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Matthew Frigault, MD, discusses differences in the toxicities experienced with CAR T-cell products used in the treatment of patients with leukemias and lymphomas.
Matthew Frigault, MD, clinical director of the Cellular Immunotherapy Program at Massachusetts General Hospital, discusses differences in the toxicities experienced with CAR T-cell products used in the treatment of patients with leukemias and lymphomas.
The question of safety is a difficult one, as different institutions and cancer centers have different treatment algorithms and approaches, according to Frigault. Based on the results of the ZUMA-1 trial, axicabtagene ciloleucel (axi-cel; Yescarta) appeared to have a higher toxicity rate compared with what has been reported with tisagenlecleucel (Kymriah) in the JULIET trial and lisocabtagene maraleucel (liso-cel; JCAR017) in the TRANSFORM trial. Institutions also use different grading systems for toxicities, which makes comparing data yielded from the different pivotal studies difficult, adds Frigault.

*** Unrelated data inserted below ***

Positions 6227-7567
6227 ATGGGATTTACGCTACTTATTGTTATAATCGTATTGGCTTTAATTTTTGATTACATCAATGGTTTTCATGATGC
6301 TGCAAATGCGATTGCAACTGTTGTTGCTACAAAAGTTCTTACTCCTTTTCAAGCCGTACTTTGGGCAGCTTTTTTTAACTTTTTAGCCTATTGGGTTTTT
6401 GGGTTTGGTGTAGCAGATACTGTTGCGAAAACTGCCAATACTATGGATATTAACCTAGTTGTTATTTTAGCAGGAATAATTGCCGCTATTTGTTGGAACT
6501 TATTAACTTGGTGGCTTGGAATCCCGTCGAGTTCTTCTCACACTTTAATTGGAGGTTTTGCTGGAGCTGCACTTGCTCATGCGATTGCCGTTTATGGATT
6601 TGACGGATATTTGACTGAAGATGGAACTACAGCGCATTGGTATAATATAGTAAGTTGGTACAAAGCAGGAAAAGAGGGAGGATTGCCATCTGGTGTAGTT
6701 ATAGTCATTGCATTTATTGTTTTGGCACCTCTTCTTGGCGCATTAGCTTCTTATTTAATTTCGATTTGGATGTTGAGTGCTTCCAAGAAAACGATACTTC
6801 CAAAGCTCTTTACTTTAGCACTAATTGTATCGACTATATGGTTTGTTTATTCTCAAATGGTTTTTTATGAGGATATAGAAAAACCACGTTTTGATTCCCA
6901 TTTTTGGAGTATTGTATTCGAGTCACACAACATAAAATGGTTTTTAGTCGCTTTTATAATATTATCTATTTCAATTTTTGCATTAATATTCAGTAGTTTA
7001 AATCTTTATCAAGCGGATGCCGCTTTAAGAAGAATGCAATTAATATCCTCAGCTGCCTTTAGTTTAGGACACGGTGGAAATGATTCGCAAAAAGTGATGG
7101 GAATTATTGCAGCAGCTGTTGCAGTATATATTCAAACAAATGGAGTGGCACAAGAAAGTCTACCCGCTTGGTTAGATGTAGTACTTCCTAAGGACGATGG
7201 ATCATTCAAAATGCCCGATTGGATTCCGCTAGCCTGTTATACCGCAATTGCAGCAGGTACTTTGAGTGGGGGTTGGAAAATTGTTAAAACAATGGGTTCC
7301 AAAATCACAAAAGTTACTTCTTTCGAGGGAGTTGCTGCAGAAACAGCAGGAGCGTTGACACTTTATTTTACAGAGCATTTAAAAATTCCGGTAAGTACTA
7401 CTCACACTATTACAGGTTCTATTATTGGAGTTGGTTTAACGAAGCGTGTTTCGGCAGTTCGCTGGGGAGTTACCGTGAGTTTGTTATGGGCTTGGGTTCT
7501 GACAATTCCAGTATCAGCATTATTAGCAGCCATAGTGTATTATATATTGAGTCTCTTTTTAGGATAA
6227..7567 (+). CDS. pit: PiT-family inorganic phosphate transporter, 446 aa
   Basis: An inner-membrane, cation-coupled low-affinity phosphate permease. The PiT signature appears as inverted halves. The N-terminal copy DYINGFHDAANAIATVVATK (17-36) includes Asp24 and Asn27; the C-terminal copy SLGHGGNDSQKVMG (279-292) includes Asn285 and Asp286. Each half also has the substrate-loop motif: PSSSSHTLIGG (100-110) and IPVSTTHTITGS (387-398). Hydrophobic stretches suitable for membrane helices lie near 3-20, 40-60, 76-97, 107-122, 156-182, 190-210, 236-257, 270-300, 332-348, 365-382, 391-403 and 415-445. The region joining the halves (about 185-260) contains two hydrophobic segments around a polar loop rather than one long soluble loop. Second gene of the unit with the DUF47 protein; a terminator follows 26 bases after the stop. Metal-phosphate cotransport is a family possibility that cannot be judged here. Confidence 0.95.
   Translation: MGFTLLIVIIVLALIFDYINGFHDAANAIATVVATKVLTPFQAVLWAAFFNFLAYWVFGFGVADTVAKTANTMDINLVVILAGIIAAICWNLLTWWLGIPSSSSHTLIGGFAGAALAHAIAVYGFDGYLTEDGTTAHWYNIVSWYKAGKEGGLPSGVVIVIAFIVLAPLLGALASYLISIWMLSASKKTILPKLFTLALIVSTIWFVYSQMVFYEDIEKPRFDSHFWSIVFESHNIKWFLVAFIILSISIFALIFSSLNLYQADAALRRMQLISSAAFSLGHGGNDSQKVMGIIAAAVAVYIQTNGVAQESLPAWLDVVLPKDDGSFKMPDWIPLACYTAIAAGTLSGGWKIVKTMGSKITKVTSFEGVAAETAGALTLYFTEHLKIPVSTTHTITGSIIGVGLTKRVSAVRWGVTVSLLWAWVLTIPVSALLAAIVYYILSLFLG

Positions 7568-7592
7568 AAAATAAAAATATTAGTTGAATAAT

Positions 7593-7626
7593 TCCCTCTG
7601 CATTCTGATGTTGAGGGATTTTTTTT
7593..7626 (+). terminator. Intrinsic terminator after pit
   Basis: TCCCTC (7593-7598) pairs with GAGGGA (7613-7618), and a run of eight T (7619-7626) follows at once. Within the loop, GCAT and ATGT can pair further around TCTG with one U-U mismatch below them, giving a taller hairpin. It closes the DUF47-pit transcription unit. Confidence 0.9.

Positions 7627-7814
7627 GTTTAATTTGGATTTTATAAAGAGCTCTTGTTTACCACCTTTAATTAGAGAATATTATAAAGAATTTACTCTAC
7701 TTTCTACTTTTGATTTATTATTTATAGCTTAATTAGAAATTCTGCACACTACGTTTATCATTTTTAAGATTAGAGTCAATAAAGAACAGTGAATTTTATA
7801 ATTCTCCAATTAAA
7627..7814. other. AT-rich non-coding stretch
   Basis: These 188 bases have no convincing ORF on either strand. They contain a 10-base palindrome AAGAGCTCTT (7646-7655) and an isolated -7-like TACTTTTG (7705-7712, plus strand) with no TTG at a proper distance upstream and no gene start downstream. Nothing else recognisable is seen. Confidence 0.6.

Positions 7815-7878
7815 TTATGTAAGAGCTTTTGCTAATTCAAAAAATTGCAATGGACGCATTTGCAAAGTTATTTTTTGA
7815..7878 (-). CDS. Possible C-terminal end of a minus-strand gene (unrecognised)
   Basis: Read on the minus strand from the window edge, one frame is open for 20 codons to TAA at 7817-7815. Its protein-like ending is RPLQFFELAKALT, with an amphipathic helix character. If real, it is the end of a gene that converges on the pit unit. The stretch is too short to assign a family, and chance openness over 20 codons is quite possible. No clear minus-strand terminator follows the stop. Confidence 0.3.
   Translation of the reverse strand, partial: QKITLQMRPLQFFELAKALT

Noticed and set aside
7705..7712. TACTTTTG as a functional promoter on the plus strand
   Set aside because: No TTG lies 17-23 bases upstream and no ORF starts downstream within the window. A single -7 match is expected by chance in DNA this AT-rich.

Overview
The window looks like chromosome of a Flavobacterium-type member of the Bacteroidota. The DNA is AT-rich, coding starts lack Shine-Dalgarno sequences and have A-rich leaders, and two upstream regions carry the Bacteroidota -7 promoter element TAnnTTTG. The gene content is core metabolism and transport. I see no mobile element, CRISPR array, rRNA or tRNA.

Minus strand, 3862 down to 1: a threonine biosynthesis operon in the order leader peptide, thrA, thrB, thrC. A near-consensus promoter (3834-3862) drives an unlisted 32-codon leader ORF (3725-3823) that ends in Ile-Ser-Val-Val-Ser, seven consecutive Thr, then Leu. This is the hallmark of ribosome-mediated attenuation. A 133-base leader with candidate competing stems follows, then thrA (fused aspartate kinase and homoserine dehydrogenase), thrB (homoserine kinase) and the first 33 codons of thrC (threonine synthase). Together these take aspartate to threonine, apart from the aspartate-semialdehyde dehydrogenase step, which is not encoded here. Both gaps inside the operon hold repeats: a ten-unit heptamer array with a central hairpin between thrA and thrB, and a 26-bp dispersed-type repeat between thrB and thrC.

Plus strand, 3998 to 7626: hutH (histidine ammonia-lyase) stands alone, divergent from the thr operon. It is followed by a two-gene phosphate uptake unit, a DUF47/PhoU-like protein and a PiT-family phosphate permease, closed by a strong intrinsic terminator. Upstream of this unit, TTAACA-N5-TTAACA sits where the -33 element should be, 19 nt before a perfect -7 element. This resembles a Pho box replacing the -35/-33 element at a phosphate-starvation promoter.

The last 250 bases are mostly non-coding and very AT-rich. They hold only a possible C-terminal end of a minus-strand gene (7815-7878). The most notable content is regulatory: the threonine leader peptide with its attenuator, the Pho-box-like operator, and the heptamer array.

Real-world data from the JULIET study showed that severe cytokine release syndrome (CRS) occurred in less than 5% of patients, although 22% of patients experienced this effect in the pivotal study, according to Frigault. These findings prove to be comparable with what was seen with liso-cel in that this agent also showed much lower rates of severe CRS and neurotoxicity according to real-world data versus findings reported in the clinical trial. The reduced rates of toxicity observed with these products underscores the evolution of how these patients are being managed in clinical practice, Frigault concludes.